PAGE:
CVS difference for ai12s/ai12-0419-1.txt

Differences between 1.1 and version 1.2
Log of other versions for file ai12s/ai12-0419-1.txt

--- ai12s/ai12-0419-1.txt	2021/01/15 05:51:42	1.1
+++ ai12s/ai12-0419-1.txt	2021/01/23 05:57:34	1.2
@@ -1,4 +1,4 @@
-!standard 3.2.4(1/5)                                  21-01-14  AI12-0419-1/01
+!standard 3.2.4(1/5)                                  21-01-21  AI12-0419-1/02
 !standard 3.2.4(29.5/4)
 !standard 3.9.2(1/5) 
 !standard 4.2.1(6/5)
@@ -16,6 +16,8 @@
 !standard 13.13.2(25.1/2)
 !standard 13.13.2(42/2)
 !class Amendment 21-01-14
+!status Amendment 1-2012 21-01-21
+!status ARG Approved 16-0-0  21-01-20
 !status work item 21-01-14
 !status received 21-01-14
 !priority Low
@@ -32,28 +34,28 @@
    1) implicitly composed
      Implicitly composed aspects are not inherited per se, but the
      aspect for a derived type is implicitly composed from that of its
-     parent type.  The aspects of an ancestor never "reemerge" in a
+     parent type. The aspects of an ancestor never "reemerge" in a
      generic; the actual type's "actual" aspect definition is invoked. 
      This makes sense because these aspects are generally defined for
      private types, and in that case there is no ancestor aspect to
-     reemerge.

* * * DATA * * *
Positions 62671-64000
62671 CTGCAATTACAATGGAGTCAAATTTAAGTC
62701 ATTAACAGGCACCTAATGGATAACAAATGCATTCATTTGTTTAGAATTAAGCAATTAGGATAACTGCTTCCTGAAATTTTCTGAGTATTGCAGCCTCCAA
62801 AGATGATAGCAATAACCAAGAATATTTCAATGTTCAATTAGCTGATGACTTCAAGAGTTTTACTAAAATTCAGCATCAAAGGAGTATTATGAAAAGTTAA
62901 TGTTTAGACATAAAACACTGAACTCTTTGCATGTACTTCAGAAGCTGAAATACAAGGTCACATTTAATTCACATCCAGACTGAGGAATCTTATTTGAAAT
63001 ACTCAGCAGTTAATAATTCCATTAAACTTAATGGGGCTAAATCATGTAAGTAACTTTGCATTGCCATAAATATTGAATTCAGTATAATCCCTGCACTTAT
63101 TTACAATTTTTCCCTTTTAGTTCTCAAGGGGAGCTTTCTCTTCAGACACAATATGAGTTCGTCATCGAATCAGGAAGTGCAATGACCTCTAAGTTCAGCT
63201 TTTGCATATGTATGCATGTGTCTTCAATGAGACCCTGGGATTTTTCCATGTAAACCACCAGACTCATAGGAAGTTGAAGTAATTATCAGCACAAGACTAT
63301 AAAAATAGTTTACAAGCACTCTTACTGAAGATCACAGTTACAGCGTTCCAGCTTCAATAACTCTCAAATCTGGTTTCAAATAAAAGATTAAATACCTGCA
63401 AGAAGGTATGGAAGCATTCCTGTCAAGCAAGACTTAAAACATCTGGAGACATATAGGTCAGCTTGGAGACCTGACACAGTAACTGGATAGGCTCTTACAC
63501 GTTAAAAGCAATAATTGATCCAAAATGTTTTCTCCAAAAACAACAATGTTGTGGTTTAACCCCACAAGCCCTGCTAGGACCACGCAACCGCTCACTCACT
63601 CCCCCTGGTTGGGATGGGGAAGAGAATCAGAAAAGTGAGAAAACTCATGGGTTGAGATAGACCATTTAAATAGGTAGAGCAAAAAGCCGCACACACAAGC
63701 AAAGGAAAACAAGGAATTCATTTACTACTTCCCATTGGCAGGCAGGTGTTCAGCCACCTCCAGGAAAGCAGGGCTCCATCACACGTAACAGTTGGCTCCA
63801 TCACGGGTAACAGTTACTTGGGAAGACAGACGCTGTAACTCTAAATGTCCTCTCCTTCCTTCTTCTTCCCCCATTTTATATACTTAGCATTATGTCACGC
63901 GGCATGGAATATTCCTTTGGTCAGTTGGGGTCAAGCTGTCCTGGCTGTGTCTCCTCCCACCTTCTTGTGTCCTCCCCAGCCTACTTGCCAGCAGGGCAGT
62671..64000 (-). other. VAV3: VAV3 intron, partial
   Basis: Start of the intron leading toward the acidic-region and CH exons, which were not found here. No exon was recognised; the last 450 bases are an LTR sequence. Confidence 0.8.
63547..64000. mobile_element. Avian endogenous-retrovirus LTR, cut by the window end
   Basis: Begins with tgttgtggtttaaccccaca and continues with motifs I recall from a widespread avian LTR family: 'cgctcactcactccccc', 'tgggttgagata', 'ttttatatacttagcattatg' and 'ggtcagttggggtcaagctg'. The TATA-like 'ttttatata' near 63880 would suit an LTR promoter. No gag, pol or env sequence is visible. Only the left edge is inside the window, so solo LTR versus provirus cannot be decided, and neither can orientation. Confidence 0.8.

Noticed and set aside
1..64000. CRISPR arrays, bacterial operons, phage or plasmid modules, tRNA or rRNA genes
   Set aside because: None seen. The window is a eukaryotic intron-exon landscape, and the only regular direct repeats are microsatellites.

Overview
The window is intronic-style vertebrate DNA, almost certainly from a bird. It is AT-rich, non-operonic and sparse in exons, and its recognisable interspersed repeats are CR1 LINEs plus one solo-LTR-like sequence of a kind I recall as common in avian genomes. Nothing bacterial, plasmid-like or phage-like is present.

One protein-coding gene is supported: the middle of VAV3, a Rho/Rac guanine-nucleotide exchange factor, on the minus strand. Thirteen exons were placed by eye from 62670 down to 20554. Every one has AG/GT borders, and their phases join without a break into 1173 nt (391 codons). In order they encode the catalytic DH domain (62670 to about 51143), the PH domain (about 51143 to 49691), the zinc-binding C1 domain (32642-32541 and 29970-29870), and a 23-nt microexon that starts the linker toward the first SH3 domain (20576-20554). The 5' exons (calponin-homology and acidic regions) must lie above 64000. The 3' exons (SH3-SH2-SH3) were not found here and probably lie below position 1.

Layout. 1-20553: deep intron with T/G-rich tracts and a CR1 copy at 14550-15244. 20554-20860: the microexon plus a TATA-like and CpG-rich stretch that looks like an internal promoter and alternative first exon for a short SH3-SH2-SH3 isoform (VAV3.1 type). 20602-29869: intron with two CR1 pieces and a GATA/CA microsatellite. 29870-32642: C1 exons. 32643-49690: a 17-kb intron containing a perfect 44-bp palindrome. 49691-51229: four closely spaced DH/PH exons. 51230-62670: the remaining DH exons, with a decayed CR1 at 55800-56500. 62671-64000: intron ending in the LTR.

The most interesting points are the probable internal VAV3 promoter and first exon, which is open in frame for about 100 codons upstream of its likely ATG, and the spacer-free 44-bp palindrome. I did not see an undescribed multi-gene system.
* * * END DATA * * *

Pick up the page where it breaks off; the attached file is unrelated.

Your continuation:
+     reemerge.  
 
    2) additive
      Additive aspects are not inherited, but they "apply" to their
-     descendants, using a "notional formal derived type" model.  In
+     descendants, using a "notional formal derived type" model. In
      a generic, the type's "actual" aspect definition is invoked
-     as appropriate, even if untagged.  As with the implicitly
+     as appropriate, even if untagged. As with the implicitly
      composed aspects, these are meaningful on private types,
      so reemergence of an ancestor's aspect would not make sense.
 
    3) nonoverridable
      Nonoverridable aspects are inherited, but cannot be overridden
      except with a "confirming" definition which matches that of the
-     parent type as defined in 13.1.  On the other hand, the named
+     parent type as defined in 13.1. On the other hand, the named
      subprograms can be overridden, and that is the way to alter the
      effect of a nonoverridable aspect in a derived type. For a formal